In New Amsterdam Casualty Co. v. Industrial Accident Com., 66 Cal.App. 86, 225 P. 459, it was contended that the burden was upon the defendant not only to prove the statute of limitations applied, but also to prove that none of the exceptions of the statute prevented it from taking effect in the defendant's favor. At page 90 of 66 Cal.App., at page 460 of 225 P. the court said: ‘* * * In 17 R.C.L. 1004, 1005, where the authorities are cited, the general statement is made to the effect that, where a party to an action in which the statute of limitations is pleaded claims the benefit of an exception, all presumptions are against him, and the burden is upon such party to show that he is entitled to the exception. And in volume 8 of Ann.Cas., p. 341, where a large number of cases are collected, it is said that ‘when the plaintiff's pleadings show upon their face that the claim sued upon is actually barred by the statute of limitations, then a plea of the statute interposed by the defendant will in effect shift the burden to the plaintiff, who will be obliged to produce evidence to relieve his claim from the bar of the statute. Of course in the first instance the burden is upon the defendant to prove his plea, but he may rely for such proof upon the admissions contained in the plaintiff's pleadings and rest without producing other evidence.’'

In the instant case the record shows the parties agreed that no medical care was furnished to Cruse and that no compensation had been paid him. Furthermore, the applicant Cruse testified that he had never received any salary, compensation or medical treatment from the petitioner since the date of the injury. The Industrial Accident Commission found that the injury was sustained August 13, 1958. This was also the date designated by Cruse as the date of injury in his application for Workmen's Compensation benefits. The application on its face shows that it was filed January 11, 1960. There is nothing in the record to refute these facts. Further, the record herein discloses the fact that no evidence was introduced to offset the defense made by the petitioner. Under the circumstances it must be obvious that the petitioner herein was not required to prove by other evidence a defense already proved by the claimant Cruse. We conclude that the defense of the statute of limitations must therefore prevail.

Nor is there any merit in respondents' contention that the filing by the State Employees' Retirement System in SACO 7373 tolled the statute of limitations in SACO 8514 which is here being considered. While the record shows that the retirement system filed its application on May 21, 1959, and therefore was within a year from the date of the injury, the application was not for Workmen's Compensation as contemplated by section 5405 of the Labor Code and the application itself states: ‘Your petitioner requests the Industrial Accident Commission to make Findings of Fact under Section 21026 of the State Employees' Retirement Law, to be considered by the Board of Administration, State Employees' Retirement System, in a matter of retirement, and not as an application for adjustment of claim under the Workmen's compensation, Insurance and Safety Laws of the State of California, * * *.’ Section 21026 of the Government Code provides for determination by the Industrial Accident Commission of the question whether disability is industrial or nonindustrial for the purpose of retirement purposes. That proceeding was in no sense an application for the collection of Workmen's Compensation benefits.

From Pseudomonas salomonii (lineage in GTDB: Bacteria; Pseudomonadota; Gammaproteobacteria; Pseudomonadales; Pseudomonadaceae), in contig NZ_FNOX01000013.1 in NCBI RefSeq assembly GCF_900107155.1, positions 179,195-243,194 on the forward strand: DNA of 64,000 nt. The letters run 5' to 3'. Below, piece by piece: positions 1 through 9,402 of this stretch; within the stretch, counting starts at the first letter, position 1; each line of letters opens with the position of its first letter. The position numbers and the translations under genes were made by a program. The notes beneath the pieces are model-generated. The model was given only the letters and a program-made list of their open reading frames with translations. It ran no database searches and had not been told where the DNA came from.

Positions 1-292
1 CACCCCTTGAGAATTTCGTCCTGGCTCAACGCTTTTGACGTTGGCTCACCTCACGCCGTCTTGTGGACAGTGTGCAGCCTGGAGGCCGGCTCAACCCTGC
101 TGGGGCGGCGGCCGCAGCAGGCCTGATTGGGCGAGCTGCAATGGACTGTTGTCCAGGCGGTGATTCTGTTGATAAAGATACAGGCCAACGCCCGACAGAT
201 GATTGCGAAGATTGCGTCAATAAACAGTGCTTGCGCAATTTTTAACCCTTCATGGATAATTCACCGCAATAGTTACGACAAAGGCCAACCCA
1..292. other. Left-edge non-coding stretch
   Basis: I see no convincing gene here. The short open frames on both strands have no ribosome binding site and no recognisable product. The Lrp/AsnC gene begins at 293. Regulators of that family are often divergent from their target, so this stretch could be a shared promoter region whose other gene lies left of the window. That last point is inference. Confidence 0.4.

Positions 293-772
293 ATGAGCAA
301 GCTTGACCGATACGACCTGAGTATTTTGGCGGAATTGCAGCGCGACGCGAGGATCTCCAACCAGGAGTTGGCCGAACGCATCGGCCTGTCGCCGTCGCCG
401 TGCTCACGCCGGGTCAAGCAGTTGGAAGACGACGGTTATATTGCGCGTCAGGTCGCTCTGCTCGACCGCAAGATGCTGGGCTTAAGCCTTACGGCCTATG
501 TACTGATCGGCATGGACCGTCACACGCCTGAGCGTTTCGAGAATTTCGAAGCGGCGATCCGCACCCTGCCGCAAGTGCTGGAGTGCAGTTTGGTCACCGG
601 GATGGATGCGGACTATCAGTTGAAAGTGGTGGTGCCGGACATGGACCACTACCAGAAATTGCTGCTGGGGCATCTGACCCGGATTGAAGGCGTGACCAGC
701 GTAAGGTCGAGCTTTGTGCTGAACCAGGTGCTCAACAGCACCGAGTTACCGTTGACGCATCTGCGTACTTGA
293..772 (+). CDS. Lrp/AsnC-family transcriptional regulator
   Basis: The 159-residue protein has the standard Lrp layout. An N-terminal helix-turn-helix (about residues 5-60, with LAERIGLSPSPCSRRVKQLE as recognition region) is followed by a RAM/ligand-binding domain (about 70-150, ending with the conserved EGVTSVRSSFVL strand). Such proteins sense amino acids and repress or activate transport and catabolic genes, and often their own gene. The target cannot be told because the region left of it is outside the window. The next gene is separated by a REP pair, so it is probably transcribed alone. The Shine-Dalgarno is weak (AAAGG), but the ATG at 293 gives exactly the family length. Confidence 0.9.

The distinction between the two proceedings was impliedly recognized by the Industrial Accident Commission itself. The claim in this case was given a separate and distinct number, although SACO 7373 was consolidated for the purpose of hearing. Also, the record in SACO 7373 contains a letter from a referee of the Industrial Accident Commission addressed to counsel representing Cruse and informing them that in order to obtain a consolidated hearing it would be necessary for Cruse to file an application for benefits.

Where the two proceedings are different and separate, as they are in this case, the pendency of one does not generally toll the statute of limitations of the other, and we see no reason to make an exception here. See Crow v. City of Lynwood, 169 Cal.App.2d 461, 337 P.2d 919. Also, in Fidelity & Casualty Co. of New York v. Industrial Accident Com., 177 Cal. 472, 170 P. 1112, it was held that the filing of an application for permanent disability rating did not constitute the commencement of proceedings for the collection of compensation and thus did not toll the applicable statute of limitations.

Other points raised in the briefs require no discussion.

It is ordered that the award be and the same is hereby annulled.

WARNE, Justice pro tem.

VAN DYKE, P. J., and SCHOTTKY, J., concur.